During your hospitalization, your nurse is the primary member of your caregiver team who will monitor your safety – from admission to discharge.
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At Cleveland Clinic, nurses follow a Professional Practice Model focused on providing quality care in a safe environment. Your nurse keeps a close eye on your care to identify risks related to any potential patient safety issues such as medication use, infection control, surgery and anesthesia, medical equipment, and more – and takes steps to control these risks.
Your safety: what to expect
Whether your hospital stay is within the Heart & Vascular Institute (HVI) or another institute, here are a few ways your nurses will help ensure your safety:
1. Technology use for patient identification and needs.
Hospitals that have an Electronic Medical Record (EMR) have an advantage by seeing the full picture of the patient from the moment they step in the door. Whether you enter the hospital through the emergency department or are directly admitted, the information identifying you – name, birthdate, medications, allergies, risks, medical conditions – is immediately entered into your electronic medical record .
No matter where you go – from laboratory to operating room – your information goes with you. Your nurse uses technology to continuously ensure you get the right care, at the right time, from the right caregiver.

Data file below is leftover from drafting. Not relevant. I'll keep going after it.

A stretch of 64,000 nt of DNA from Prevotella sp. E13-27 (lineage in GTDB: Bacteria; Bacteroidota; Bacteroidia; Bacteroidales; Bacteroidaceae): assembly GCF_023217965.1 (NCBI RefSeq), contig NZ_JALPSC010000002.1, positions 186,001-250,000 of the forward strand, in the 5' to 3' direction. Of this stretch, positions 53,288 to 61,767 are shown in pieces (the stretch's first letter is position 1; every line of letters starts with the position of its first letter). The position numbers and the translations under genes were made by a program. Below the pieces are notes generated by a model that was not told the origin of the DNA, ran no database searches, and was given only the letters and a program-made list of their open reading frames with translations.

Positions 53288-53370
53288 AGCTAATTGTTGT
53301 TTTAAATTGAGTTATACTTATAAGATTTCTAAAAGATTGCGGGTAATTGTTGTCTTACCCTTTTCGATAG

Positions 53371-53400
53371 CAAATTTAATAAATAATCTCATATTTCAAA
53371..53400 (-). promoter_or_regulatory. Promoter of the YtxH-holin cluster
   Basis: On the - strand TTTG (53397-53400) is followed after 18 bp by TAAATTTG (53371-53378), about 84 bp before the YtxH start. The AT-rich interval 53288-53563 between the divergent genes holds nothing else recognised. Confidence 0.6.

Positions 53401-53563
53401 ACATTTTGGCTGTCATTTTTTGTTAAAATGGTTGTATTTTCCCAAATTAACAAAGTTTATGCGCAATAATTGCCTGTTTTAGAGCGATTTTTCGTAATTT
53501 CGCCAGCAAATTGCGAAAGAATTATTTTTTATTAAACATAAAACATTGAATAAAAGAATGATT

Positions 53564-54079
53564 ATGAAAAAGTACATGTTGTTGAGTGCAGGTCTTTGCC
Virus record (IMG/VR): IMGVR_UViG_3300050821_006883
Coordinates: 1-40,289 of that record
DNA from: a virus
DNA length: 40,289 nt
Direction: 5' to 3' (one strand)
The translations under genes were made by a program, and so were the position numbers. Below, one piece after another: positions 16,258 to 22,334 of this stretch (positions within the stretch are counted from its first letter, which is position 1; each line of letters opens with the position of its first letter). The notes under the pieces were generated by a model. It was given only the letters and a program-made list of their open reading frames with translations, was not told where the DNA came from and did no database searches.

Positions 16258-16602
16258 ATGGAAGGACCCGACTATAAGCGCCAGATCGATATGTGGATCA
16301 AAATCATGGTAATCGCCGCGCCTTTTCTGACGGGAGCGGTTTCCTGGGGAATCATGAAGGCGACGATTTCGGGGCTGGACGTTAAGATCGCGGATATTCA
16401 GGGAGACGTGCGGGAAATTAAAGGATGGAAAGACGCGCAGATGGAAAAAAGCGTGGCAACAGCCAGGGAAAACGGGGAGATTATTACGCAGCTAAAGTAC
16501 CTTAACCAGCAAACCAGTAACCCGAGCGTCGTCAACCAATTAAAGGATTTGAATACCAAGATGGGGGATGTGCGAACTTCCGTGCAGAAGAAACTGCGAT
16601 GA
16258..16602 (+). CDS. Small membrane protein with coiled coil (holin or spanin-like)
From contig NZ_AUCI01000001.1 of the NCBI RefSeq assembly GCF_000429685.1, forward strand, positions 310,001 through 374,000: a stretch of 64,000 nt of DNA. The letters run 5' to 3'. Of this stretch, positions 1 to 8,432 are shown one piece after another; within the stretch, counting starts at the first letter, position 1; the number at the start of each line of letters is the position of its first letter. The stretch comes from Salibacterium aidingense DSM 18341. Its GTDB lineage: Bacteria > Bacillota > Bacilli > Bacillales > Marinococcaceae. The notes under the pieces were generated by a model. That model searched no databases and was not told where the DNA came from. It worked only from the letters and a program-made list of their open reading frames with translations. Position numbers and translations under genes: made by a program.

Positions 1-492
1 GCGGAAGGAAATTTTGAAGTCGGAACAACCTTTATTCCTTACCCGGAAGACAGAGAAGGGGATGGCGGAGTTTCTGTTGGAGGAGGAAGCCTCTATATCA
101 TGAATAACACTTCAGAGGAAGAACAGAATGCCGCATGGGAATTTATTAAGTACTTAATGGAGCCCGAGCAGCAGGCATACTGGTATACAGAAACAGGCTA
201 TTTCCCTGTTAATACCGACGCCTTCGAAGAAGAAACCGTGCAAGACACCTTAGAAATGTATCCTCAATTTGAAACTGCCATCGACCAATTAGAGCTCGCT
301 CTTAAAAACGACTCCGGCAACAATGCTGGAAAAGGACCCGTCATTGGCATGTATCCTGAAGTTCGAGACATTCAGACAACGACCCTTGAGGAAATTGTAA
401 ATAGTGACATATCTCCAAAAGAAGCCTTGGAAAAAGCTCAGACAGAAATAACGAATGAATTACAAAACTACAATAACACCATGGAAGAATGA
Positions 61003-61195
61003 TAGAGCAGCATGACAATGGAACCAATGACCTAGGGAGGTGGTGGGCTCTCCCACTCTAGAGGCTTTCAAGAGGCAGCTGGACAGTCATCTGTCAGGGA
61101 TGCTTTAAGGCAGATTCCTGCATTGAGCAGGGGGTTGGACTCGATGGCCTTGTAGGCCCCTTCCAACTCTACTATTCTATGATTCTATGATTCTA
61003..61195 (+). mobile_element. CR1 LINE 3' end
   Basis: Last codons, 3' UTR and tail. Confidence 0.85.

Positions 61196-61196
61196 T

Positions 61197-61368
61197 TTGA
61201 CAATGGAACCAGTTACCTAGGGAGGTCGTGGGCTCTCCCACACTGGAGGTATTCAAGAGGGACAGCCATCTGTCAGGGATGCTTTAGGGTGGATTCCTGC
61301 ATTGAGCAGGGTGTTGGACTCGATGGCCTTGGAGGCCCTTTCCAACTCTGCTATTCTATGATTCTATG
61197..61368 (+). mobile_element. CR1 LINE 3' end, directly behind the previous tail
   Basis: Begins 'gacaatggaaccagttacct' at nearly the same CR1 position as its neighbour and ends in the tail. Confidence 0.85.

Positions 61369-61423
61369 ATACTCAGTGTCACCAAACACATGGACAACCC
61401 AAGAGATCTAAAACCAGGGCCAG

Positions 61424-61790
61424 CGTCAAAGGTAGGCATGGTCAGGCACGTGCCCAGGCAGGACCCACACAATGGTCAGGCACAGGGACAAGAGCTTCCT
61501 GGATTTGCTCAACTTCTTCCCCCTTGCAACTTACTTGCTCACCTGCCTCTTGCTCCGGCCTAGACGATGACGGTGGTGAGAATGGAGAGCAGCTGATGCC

For example, when taking a medication, the EMR accompanies a barcode scanner that scans your ID band to ensure proper administration. Or, when needed for a procedure, your nurse notes it in the EMR and verbally explains your course of care to you, your family and the technician.
2. Standardized processes and protocols.
All nursing units have standardized processes and protocols designed to create safe care environments. These include infection control and fall prevention, among others. Upon admission, your nurse will review these with you.
To aid with infection control, for example, your nurse will wash his or her hands when entering or leaving your room or wear gloves or masks for procedures like blood draws and IV/catheter insertions or removals.
For HVI patients who often receive medications that can lower blood pressure, heart nurses spend extra time educating on how to prevent falls. You will be asked to wear non-skid, slip-resistant socks and your nurse may instruct you to allow extra time sitting bedside before standing, use your call light for assistance, or sleep with your bedrails up.
3. Effective, ongoing communication to coordinate care.
Your nurse is not only your caregiver, but your advocate and communicator. Throughout your stay, he or she will continually communicate with you, your family and your care team.
When discussing medication, for example, your nurse will explain why you are taking it, side effects and more. If you have taken the medication before, your heart nurse may ask you to describe the medication to him or her to make sure that you know how to take your medications at home.
Your nurse will also conduct hourly patient rounding, checking on you every hour (two hours at night), asking about pain levels and more to better anticipate your needs, assist you and ensure your safety.
Additionally, at any caregiver or shift change, your nurse will review your care plan with you, your family and the new caregiver to successfully transition your care.
You play an important role in your safety
While your nurses are trained to help keep you safe during your hospital stay, as a patient, you play an important role. Follow safety instructions and speak up. Ask questions and offer feedback.